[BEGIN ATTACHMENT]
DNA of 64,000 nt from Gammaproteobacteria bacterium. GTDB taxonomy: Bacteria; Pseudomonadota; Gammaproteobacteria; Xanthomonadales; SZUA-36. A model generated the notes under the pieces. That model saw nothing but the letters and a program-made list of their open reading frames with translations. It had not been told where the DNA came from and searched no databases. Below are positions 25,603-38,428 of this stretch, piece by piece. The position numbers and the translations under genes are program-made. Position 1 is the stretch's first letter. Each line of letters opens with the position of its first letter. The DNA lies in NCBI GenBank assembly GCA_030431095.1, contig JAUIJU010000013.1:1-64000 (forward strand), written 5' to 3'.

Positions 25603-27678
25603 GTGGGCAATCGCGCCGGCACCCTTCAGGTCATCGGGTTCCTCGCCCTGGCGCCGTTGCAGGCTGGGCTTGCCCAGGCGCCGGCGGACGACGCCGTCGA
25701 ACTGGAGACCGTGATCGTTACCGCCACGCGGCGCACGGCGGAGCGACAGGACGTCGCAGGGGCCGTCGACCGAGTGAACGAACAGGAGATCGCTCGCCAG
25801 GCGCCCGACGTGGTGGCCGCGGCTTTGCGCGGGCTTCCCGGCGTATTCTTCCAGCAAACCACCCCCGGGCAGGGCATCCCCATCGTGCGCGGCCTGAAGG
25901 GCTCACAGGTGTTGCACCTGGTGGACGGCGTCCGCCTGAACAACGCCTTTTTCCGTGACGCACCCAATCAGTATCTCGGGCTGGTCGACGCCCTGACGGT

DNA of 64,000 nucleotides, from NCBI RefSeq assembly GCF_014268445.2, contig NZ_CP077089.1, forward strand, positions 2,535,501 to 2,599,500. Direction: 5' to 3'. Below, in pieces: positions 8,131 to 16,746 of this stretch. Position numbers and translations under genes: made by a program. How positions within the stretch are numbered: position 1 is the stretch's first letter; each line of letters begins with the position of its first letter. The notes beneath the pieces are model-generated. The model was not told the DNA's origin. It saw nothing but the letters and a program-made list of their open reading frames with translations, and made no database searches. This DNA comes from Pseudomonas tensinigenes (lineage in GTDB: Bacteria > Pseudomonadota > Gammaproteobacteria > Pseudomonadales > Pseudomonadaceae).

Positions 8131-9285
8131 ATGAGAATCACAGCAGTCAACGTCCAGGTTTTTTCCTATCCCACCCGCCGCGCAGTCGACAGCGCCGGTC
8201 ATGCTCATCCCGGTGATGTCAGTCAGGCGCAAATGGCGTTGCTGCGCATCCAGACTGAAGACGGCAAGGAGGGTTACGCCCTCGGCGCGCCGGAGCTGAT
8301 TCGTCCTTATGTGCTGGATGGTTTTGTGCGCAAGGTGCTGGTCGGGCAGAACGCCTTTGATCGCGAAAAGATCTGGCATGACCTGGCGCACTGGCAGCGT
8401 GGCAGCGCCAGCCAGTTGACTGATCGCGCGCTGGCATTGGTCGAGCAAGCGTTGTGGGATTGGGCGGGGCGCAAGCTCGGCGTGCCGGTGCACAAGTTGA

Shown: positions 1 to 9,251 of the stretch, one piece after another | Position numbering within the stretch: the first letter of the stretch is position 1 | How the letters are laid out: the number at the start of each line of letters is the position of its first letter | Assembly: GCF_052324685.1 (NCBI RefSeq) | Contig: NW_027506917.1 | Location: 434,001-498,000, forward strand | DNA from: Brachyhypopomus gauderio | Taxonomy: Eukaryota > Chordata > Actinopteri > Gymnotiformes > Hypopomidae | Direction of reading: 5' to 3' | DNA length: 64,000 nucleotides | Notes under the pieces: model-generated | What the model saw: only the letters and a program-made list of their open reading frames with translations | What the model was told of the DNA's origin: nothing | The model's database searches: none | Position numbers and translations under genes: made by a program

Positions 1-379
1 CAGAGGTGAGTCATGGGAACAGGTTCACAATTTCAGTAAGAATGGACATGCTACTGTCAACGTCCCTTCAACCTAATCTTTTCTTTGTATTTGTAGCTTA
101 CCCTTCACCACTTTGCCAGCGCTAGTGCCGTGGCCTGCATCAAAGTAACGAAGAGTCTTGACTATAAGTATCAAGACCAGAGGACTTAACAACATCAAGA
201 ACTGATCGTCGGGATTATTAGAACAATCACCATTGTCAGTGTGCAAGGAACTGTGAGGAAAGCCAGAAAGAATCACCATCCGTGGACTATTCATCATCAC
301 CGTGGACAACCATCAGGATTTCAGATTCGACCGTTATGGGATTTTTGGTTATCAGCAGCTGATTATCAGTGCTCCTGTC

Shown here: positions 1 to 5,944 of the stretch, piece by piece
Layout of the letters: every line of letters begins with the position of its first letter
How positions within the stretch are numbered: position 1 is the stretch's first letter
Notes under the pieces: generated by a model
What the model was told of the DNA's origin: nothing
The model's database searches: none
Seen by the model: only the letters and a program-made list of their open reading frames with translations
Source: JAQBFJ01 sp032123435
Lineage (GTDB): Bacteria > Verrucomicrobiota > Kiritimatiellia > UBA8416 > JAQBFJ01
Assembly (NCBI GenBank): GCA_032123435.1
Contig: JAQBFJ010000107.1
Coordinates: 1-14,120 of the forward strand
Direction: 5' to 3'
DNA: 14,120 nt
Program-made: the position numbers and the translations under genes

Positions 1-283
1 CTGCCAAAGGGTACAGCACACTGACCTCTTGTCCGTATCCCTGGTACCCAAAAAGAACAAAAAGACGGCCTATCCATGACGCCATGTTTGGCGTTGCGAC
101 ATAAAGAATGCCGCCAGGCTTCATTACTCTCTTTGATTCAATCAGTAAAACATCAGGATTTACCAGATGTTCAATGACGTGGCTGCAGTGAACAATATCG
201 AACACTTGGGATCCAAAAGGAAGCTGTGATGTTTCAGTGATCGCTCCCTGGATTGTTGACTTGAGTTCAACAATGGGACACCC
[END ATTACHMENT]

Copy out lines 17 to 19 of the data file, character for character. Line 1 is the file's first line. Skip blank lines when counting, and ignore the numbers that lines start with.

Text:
201 ACTGATCGTCGGGATTATTAGAACAATCACCATTGTCAGTGTGCAAGGAACTGTGAGGAAAGCCAGAAAGAATCACCATCCGTGGACTATTCATCATCAC
301 CGTGGACAACCATCAGGATTTCAGATTCGACCGTTATGGGATTTTTGGTTATCAGCAGCTGATTATCAGTGCTCCTGTC

Shown here: positions 1 to 5,944 of the stretch, piece by piece